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UK grocery inflation slows again

uk supermarket

British grocery inflation slowed again in November, while the rise in the cost of a traditional Christmas dinner is tracking well below the headline rate, industry data showed on Tuesday.

Food inflation’s recent downward trajectory is being closely watched by consumers, the Bank of England as it considers the direction of interest rates, and lawmakers, given Prime Minister Rishi Sunak’s promise to halve overall inflation this year ahead of a probable national election in 2024.

Market researcher Kantar said annual grocery inflation was 9.1 per cent in the four weeks to Nov. 26, down from 9.7 per cent in last month’s report. It said grocery sales rose 6.3 per cent year-on-year over the same period, with 28.4 per cent of sales made on promotion, the highest in over two years.

The researcher said the average cost of a frozen turkey Christmas dinner for four with all the trimmings, Christmas pudding and sparkling wine was up 1.3 per cent at 31.71 pounds ($40.00), with Brussels sprouts and the pudding cheaper year-on-year.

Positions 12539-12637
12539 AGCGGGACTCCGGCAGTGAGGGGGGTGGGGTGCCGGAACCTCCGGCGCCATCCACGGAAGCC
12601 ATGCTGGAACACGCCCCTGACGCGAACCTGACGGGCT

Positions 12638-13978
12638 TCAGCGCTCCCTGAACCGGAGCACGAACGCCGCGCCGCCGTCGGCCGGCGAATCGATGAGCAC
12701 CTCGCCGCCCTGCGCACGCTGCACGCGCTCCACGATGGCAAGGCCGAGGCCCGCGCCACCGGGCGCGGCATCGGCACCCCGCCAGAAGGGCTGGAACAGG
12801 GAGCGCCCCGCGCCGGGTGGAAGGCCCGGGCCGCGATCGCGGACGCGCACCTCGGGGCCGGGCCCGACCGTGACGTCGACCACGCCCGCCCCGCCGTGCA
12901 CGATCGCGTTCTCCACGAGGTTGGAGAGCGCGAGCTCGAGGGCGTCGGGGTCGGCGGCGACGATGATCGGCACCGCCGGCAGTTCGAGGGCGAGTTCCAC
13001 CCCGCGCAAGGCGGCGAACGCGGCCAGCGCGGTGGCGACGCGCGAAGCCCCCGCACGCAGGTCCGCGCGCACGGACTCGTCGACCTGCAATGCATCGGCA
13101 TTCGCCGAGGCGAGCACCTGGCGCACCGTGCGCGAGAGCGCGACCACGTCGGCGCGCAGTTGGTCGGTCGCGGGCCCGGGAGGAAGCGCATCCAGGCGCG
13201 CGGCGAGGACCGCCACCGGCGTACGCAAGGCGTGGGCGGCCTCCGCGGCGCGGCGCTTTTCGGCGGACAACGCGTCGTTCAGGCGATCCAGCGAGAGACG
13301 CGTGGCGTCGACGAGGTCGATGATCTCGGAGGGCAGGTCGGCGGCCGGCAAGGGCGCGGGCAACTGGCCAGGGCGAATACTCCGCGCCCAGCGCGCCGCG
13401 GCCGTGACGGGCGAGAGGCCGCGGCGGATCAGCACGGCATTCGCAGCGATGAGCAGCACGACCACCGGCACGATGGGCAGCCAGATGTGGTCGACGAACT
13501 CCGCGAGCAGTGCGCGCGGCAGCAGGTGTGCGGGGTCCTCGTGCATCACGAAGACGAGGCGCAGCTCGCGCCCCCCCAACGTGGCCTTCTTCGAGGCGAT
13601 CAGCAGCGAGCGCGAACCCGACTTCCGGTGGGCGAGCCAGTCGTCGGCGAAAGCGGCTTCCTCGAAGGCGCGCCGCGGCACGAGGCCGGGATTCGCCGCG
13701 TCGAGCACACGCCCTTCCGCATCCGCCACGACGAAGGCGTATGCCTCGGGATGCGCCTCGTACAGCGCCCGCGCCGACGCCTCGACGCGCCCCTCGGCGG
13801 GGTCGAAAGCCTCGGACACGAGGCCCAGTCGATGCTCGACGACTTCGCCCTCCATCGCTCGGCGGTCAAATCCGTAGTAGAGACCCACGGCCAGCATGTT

Kantar said prices are rising fastest in markets such as eggs, sugar confectionery and frozen potato products.

The data provides the most up-to-date snapshot of UK grocery inflation.

The most recent official data showed annual food inflation was 10.1 per cent in October, having reached its highest since 1977 in March at more than 19 per cent.

Kantar said discounters Lidl and Aldi, Ocado (OCDO.L), Sainsbury’s (SBRY.L) and market leader Tesco (TSCO.L) were the best performers over the 12 weeks to Nov. 26.

It noted that Sainsbury’s, the No. 2 player, delivered its largest market share gain in over a decade, taking an additional 0.4 percentage points.

Kantar forecast December would see grocery sales hit over 13 billion pounds for the first time, reflecting the ongoing price inflation.

Separately on Tuesday, data from the British Retail Consortium showed retail sales growth remained sluggish in November despite Black Friday deals, as the ongoing cost-of-living squeeze prompted shoppers to rein in spending on non-essential items.

UK supermarkets’ market share and sales growth ( per cent)

Source: Kantar

($1 = 0.7928 pounds)

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